WOBURN - With his tenure as an elected official quickly drawing to a close, City Council President Edward Tedesco brought two-of-three outdoor dining initiatives to the finish line earlier this week.

During their latest gathering in City Hall, the council voted unanimously in favor of adopting two zoning amendments that aim to permanently allow local restaurant owners to utilize the outdoor patios and other exterior seating areas that proliferated across the city during the COVID-19 pandemic.

Tedesco and Councilor at-large Robert Ferullo Jr. nearly six months ago launched the effort to prevent those outdoor spaces from vanishing from the Woburn landscape by stipulating the use is allowed within any zoning district where full-service restaurants can operate.

The initial zoning proposal specifically legalizes the uses by incorporating outdoor dining into the definition of a full-service restaurant.

The City Council president, who will be stepping down from his post in January, contends that expanded chances to dine outdoors along city streetscapes and in special parklet areas has enhanced the look and feel of Woburn’s downtown area and other commercial zones.

However, without a zoning change, most of those spaces are set to become non-conforming uses, as they were only temporarily legalized under an emergency permitting process authorized by Gov. Charles Baker in the summer of 2020.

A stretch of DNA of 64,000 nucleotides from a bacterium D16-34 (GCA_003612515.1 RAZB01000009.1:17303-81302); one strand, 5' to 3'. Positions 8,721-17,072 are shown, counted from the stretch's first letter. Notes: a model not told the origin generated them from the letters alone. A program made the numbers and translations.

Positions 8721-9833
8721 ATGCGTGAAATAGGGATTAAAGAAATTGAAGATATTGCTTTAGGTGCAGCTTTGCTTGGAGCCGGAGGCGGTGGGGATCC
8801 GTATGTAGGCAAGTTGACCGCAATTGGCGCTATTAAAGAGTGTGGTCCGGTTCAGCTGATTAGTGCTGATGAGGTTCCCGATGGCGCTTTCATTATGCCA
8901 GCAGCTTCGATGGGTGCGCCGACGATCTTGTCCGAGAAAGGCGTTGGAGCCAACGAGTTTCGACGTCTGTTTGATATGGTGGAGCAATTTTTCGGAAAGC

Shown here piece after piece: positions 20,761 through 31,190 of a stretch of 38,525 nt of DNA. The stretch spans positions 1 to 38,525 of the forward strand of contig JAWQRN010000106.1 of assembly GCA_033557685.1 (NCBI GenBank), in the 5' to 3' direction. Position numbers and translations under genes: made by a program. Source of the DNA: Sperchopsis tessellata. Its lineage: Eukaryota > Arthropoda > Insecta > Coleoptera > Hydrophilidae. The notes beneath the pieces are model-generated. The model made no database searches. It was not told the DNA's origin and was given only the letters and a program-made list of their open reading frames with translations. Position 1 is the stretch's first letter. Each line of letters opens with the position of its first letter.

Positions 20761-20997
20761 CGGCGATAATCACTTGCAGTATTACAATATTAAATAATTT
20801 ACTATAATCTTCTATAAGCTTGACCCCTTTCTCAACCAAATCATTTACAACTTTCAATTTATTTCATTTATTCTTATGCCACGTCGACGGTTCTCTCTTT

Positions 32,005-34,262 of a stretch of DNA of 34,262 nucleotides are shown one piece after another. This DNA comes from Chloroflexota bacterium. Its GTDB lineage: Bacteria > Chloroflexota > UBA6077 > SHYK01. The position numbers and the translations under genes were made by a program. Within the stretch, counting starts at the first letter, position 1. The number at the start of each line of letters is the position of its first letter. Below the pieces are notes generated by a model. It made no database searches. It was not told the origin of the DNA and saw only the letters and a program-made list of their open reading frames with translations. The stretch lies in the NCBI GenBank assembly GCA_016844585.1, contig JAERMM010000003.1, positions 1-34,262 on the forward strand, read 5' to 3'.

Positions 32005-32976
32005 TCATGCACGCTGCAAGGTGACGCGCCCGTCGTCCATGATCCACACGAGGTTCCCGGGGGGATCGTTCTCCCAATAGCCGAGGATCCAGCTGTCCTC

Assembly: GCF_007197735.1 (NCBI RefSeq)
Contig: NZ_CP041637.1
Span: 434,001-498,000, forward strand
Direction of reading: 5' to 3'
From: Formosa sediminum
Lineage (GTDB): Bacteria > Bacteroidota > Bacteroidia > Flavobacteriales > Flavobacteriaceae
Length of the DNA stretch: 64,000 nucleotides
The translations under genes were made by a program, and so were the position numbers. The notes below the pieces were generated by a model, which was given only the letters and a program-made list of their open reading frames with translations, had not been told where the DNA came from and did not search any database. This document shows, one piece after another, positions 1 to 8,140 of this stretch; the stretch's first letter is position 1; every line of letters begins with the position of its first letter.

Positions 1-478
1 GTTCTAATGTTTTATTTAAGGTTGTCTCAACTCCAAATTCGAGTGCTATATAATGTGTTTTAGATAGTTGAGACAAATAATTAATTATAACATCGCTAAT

Presently, thanks to a special act of the state Legislature that extended that emergency permitting process, Massachusetts’ relaxed outdoor dining rules will lapse next spring.

The second zoning change passed by the City Council this week creates a definition of outdoor dining. Under that proposal, all such seating areas must be adjacent to the main restaurant and be “continuously supervised” by staff members, who must provide a menu to customers and serve diners all ordered food and beverages.

The legal definition also clarifies that fast-food establishments are forbidden from taking advantage of the outdoor areas.

With the City Council discussing both proposals extensively in recent months, the local officials had little to say about the pair of zoning changes prior to this week’s vote.

The only question came from Ward 1 Councilor Joanne Campbell, who inquired about a recent revision to the proposed outdoor dining definition that allows landlords to operate multiple outdoor dining “areas”.

The Planning Board, recalling that an office building on Cambridge Road has a restaurant with an outdoor patio and a separate exterior space for private functions, last month recommended the change to allow such layouts.

“So we’re not talking about expanding [the outdoor dining] use?” asked Campbell.

“No. It’s just clarifying that it would be allowed if the [dining spaces] were split apart,” the City Council president answered.

The City Council still needs to act on a third outdoor dining initiative that would expand to the entire city the zones within which rooftop dining areas are allowed. Presently, Woburn Center is the only locale within the community where restauranteurs can seat customers on a building’s rooftop.

A few years ago, Woburn became the only community outside of Boston and Cambridge to encourage the construction of special rooftop dining spaces.

According to Tedesco, who recently refiled that third outdoor dining petition, he expects the council to vote on the final zoning change next month.

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